In the case of the cloud, some organizations seem to be fol-lowing a strategy of “keeping up with the Joneses” in that they are moving to the cloud because everyone else seems to be (or at least that is what the media, the analysts, and their IT vendors are telling them). This is not necessarily a bad strate-gy. It’s certainly no worse than some cloud security strategies we have seen where all cloud development is stymied out of fear, uncertainty, and doubt. But neither approach is likely to be as successful as a more thoughtful strategy that recognizes legitimate reasons to adopt cloud architectures (and which ones are right for the organization) as well as significant risks of doing so (and to manage those that are most important). Measurement and metrics provide the data necessary to make these decisions.

Applying security metrics to the cloud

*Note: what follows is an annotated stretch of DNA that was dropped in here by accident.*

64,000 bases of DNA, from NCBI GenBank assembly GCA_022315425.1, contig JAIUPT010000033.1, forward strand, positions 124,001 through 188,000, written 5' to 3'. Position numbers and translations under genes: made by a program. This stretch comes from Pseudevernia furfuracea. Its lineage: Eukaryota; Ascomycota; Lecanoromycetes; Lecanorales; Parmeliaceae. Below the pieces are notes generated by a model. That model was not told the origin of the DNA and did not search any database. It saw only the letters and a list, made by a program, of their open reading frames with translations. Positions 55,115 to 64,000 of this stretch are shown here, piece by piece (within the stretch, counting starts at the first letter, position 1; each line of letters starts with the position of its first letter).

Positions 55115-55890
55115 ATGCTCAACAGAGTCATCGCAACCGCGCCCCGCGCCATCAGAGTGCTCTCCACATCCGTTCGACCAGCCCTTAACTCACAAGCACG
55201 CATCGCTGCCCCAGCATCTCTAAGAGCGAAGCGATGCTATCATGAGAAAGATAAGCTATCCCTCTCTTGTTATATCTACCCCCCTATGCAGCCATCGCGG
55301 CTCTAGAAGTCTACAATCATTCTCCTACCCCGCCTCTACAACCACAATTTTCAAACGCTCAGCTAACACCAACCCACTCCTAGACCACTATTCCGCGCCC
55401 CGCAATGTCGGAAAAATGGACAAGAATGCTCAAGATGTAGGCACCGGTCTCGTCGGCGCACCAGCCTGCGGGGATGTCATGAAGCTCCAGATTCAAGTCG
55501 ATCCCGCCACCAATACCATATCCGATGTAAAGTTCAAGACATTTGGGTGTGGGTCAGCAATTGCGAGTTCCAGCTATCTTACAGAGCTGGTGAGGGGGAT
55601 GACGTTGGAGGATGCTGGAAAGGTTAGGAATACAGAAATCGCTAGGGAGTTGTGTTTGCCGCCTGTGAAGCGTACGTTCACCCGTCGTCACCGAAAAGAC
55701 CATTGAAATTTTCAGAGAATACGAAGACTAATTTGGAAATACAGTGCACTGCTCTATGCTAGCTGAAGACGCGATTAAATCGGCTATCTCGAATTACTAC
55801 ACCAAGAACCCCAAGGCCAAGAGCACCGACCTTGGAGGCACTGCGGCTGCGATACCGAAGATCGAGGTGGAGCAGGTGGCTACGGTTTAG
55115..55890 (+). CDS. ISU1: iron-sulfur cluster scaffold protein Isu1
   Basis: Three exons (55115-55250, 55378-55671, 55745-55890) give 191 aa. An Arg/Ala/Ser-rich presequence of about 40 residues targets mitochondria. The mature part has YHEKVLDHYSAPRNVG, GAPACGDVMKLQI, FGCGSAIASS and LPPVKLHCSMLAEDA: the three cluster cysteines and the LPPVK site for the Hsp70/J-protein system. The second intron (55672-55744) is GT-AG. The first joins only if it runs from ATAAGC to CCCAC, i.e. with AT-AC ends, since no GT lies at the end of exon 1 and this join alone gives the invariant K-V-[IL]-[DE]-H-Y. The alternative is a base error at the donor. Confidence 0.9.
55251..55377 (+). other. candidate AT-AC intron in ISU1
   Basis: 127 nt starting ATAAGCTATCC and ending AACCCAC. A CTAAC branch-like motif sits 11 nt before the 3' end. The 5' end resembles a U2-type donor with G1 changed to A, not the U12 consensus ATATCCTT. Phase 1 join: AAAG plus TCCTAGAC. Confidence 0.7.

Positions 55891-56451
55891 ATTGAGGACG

Cloud metrics has fallen into the cross hairs for standards development organizations, business consortiums, and aca-demia for study, and there is much work in this area to be done. The challenge of cloud security metrics is twofold. First, one cannot measure something that is undefined. There is no formally accepted definition for cloud security as yet. Indeed, the cloud concept itself remains in a formative state as stan-dards and deployment models are developed and refined. A second challenge involves measurement in the security in-dustry. IT security measurement is a fairly new area, at least entire solution. In reality, the provider will likely have

de-pendencies on other providers (storage, network, application, processing, etc.) – none of which are necessarily obligated to the consumer. These dependencies may change frequently without the consumer’s knowledge, especially when cloud service providers are trying to meet elasticity requirements. The consumer is challenged to know where his data is and how or if it is being appropri-ately protected at any given mo-ment. This daisy chain of trust may pose risks not addressed by contract and for which the con-sumer has no direct legal reme-dy. The Service Level Agreement (SLA) is often bandied about as a solution, but it is designed to ad-dress service performance issues – not security controls. Potential ramifications of a breach or in-advertent data disclosure often lie beyond the scope of what an SLA alone can remedy.